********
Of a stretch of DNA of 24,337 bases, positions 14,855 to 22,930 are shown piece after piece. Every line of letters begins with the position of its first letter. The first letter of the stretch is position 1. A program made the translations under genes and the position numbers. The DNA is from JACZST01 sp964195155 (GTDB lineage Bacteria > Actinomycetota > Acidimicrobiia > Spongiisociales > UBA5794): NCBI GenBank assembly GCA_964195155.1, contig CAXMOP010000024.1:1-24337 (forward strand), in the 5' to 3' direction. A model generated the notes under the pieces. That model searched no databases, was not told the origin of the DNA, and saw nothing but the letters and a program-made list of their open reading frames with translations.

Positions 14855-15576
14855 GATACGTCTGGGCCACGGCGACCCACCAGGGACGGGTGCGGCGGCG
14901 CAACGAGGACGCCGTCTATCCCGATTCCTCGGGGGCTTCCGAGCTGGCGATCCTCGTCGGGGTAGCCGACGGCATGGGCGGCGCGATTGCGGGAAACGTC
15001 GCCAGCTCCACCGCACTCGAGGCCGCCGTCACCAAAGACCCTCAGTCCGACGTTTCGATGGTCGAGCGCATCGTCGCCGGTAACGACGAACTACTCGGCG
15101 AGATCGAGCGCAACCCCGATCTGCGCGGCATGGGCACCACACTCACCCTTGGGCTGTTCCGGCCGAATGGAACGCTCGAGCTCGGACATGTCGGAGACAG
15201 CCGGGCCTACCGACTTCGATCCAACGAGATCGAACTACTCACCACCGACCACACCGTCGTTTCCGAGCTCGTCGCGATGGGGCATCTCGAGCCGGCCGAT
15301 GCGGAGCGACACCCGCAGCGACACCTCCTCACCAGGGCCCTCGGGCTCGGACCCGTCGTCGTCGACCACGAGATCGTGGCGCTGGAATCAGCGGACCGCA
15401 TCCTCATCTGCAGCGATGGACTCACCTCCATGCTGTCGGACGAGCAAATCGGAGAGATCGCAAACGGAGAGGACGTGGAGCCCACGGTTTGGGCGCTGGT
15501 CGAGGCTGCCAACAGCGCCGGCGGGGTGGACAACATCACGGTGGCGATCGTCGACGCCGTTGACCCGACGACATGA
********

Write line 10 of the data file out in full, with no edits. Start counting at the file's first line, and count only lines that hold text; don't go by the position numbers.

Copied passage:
15501 CGAGGCTGCCAACAGCGCCGGCGGGGTGGACAACATCACGGTGGCGATCGTCGACGCCGTTGACCCGACGACATGA